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10 companies driving the SoLoMo revolution

10 companies driving the SoLoMo revolution iMedia Editors

10 companies driving the SoLoMo revolution


SoLoMo. It's not a typo, nor is it an entirely new concept. A mashup of social, mobile, and local, SoLoMo is perhaps best understood as the next evolution in what we used to call hyper-local.

Last January, when the term first began to penetrate the digital lexicon, Opus Reserch senior analyst Greg Sterling told Mashable, "SoLoMo is a more mobile-centric version of the same concept with greater local precision. It's about getting nearby information on demand, wherever you may be."

Stepping back to look at the larger trend, Michael Boland, an analyst and program director of BIA/Kelsey's Mobile Local Media program, observed in the Huffington Post that SoLoMo is really about mobile apps casting off their ancestral links to the desktop and evolving into utilities that are firmly rooted in all three overlapping concepts.

"We're starting to see techno-Darwinism unfold as mobile apps are growing into their own skin," Boland wrote. "The reason SoLoMo matters is that it's unique to the mobile device; it doesn't make sense on the desktop the same way steering columns didn't fit nineteenth century horse-drawn carriages. Deals, suggestions, or events are pushed based on your check-ins or social activity as you wander across different tiles of the earth."

In essence, proponents of SoLoMo see it as nothing short of a revolution -- one that, as this Fast Company video illustrates, may come to transform every aspect of our lives.


Of course, there's an alternative view when it comes to SoLoMo. And while detractors don't reject the idea that social, mobile, and local are interrelated, they do charge that SoLoMo is little more than a trendy buzzword -- something we'll all look back on with a snicker come 2013.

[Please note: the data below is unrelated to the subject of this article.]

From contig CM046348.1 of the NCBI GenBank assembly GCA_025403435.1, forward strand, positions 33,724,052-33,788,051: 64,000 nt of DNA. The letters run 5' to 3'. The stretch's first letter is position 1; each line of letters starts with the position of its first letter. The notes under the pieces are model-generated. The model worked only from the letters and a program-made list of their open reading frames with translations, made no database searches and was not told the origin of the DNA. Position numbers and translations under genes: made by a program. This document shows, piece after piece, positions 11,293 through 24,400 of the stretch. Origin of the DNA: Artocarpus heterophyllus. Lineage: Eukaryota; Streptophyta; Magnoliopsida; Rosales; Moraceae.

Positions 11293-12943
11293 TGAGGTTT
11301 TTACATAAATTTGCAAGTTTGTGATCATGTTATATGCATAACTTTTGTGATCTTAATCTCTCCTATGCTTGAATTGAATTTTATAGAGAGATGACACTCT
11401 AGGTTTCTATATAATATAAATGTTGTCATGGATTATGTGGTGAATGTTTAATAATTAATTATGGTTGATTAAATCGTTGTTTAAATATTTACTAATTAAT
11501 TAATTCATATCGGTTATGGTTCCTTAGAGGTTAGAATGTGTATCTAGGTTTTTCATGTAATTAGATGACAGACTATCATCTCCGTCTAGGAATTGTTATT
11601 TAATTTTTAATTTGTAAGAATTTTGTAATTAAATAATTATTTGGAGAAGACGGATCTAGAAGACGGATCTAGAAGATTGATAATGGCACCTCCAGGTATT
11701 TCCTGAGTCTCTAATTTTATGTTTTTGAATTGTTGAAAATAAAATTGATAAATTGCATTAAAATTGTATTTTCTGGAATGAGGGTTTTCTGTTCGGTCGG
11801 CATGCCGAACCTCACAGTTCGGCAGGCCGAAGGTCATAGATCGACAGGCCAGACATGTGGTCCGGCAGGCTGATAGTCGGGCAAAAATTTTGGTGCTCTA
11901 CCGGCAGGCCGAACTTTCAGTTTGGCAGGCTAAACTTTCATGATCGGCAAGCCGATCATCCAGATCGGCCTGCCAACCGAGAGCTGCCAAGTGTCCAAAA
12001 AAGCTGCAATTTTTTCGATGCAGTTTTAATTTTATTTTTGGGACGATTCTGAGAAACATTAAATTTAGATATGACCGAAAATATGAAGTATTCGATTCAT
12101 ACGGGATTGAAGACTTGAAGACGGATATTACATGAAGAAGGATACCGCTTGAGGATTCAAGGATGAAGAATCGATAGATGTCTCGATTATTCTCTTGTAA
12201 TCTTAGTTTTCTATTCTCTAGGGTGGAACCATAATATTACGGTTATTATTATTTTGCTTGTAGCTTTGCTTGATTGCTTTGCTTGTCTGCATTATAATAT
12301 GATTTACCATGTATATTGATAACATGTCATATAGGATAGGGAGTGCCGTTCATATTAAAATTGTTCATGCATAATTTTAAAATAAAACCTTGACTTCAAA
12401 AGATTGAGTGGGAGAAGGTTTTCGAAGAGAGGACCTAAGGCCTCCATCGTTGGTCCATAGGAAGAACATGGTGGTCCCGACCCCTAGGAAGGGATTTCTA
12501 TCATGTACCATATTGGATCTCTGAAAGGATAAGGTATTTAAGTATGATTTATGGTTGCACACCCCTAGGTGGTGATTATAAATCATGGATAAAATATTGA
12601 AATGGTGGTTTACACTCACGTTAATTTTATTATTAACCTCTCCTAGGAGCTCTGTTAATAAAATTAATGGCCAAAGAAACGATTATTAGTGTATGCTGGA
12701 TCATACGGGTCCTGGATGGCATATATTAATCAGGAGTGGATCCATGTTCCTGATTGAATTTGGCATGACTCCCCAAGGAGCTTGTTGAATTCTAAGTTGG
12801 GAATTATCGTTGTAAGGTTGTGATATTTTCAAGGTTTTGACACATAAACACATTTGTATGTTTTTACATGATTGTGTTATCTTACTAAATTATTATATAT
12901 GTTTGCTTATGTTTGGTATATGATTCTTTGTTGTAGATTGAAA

In a post explaining why he hates the term SoLoMo, TechCrunch writer Anthony Ha mocked the phrase, which doesn't exactly roll off the tongue (or the keyboard). But Ha's real beef with SoLoMo is that it's all sizzle and no steak.

"What I object to, really, is the way everyone is seizing on the term as a way to automatically hype up an app as innovative and exciting, in the same way that "cloud" was slapped on everything a couple of years ago," Ha wrote. "Are you about to release the millionth local deals app? Call it SoLoMo! What about a reviews app? Do the same! An app that lets you find which of your friends are friending the friends of friends around you? Come on baby, do the SoLoMotion!!!"

But even if Ha is right about SoLoMo, the fact is that the concept -- though maybe not the word -- is here to stay. More to the point, marketers will be thinking and talking about SoLoMo whether it's truly a revolutionary concept or a reheated take on an old idea. So it pays to have a good idea about what's going on in the SoLoMo space.

Here's our guide.


More than any other app, Highlight embodies the essence of SoLoMo. Operating in the background of your phone, Highlight is a social utility that helps you learn more about the people in your immediate vicinity. The information consists of the user's name, photos, and anything else they choose to share. But the key thing to remember about Highlight is that the app is linked to the user's public Facebook account -- that's a lot of data about the handsome stranger at the end of the bar, but it's also a treasure trove for marketers looking to make real-time connections.  

Dubbed the star of SXSW, Highlight has become incredibly popular incredibly fast. But while its primary goal right now is to build a critical mass of users, the ways in which people, enterprises, and brands can deploy Highlight are still in their infancy. That leaves industrious marketers a lot of room to run with a powerful, popular tool.

But before anyone goes big on Highlight, they'll need to think long and hard about how they want to address privacy, which is something Highlight CEO Paul Davison discusses with Forbes in this video.


At first glance, Glancee doesn't seem all that unique in the SoLoMo space. But two things are worth noting for marketers. First, the Glancee platform has baked in the idea that the people in our social network are most likely to hold sway over the kinds of things we choose to buy, eat, and do. And while the idea of recommendations aren't new, a platform built around helping users share their preferences with their friends who are in the immediate area can be a real boon for marketers -- assuming Glancee achieves critical mass.

But even if Glancee remains somewhat niche, it still may be appealing to marketers who run promotional events. The reason is that Glancee is already setup as an off-the-shelf solution for socializing an event. Marketers can not only use Glancee's event functionality to seed conversations and establish their street teams as community leaders, they can also look under the hood and get real-time data on their attendees, allowing them to target the most influential users right when they're most receptive to a message.